Medicine Sample

About this object

The photograph included in the ‘Handbook and Guide to the Gallery of Economic Botany’ shows an impressive gallery in 1933. It featured plants from across the world alongside some of the many products they could be made into. The gallery was filled with cotton reels, natural dyes, sugar, tea, rubber and tobacco; products that exploited the resources of countries under British control. The collection also contained plants used as medicine, like this sample from Sierra Leone used to treat malaria and yellow fever, recorded in the Ethnology register, but later transferred to the Botany collection.

On the night of the Blitz the gallery was destroyed and every single specimen and sample was lost. In the aftermath the curators made a register of the war losses to the collection (see images below). The pages record thousands of lost items including more than 700 specimens of ‘drugs and botanical products’, which very likely included the malarial medicine, no longer in the collection.

Object specifics

  • Type
  • Culture
  • Artist/Maker
    Unknown or unrecorded
  • Place made
    Africa: Western Africa: Sierra Leone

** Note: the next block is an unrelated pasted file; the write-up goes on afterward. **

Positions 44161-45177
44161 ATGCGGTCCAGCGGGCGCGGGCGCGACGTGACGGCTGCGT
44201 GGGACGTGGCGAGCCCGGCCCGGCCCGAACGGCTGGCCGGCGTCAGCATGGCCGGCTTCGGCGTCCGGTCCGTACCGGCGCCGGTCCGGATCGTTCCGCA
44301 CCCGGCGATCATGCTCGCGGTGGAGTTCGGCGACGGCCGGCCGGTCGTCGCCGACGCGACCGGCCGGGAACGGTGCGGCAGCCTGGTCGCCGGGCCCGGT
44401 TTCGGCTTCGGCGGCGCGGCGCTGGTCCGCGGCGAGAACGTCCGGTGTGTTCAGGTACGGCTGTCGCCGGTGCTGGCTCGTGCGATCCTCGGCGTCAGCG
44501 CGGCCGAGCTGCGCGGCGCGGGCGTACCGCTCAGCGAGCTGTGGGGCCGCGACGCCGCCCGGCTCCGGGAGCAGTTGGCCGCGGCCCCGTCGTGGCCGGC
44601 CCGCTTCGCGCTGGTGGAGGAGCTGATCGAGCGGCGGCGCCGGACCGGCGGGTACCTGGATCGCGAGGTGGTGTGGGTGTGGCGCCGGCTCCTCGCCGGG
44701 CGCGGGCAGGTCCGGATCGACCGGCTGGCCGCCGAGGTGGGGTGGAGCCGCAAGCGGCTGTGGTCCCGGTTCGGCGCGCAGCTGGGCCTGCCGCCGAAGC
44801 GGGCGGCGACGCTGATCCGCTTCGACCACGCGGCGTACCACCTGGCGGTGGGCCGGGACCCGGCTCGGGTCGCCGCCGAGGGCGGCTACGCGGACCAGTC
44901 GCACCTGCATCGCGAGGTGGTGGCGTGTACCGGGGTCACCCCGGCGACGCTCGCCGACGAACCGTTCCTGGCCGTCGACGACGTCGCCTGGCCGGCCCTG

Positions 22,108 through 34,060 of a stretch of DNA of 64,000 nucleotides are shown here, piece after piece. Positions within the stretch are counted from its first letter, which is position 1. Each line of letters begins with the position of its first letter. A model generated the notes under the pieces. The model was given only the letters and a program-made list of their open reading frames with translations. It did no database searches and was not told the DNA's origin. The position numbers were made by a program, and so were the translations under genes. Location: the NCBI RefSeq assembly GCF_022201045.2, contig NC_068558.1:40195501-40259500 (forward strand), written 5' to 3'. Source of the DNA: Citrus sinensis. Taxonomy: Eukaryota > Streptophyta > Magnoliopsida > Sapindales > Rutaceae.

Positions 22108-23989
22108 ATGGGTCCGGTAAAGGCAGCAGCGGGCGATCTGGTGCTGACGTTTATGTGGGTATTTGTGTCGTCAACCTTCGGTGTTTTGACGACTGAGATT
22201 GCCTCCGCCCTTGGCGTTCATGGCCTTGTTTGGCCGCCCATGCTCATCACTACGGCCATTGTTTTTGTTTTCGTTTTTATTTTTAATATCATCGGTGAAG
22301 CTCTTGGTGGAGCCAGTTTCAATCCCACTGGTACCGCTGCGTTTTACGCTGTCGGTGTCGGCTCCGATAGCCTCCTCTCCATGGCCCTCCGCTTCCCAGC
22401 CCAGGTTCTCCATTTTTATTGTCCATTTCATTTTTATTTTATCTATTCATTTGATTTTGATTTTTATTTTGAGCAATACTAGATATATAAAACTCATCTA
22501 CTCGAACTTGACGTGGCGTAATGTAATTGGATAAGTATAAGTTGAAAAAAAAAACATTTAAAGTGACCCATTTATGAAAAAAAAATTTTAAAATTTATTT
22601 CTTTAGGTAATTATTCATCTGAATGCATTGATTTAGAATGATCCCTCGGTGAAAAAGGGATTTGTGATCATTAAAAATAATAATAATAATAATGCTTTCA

• Date made
    Before 1903
  • Materials
  • Location
    Item not currently on display
  • Acquisition
    Gift of A. Ridyard, 1903
  • Collector
    Arnold Ridyard
  • Place collected
    Africa: Western Africa: Sierra Leone
  • Date collected
    By 1903
  • Measurements
  • Note
    STOCKBOOK: Roots ‘Egira’, ‘Bobashay’ and ‘Egboshie’ for yellow fever. Sierra Leone.
    Other West African names for the "Egboshie" root are “Yellow-Fever root”, “Egbessye or Egboshie”. Used to be called “Negro Peach”, it's scientific name - Sacocephalus esculentus. In Nigeria, the roots, leaves and stem of the plant in powdered form is used as a cure for malaria fevers (Iwalewa, et al. , 2007). This is because it contains an alkaloid strictosamine - ]
  • Related people
    Arnold Ridyard (Collector)
Object view = Humanities
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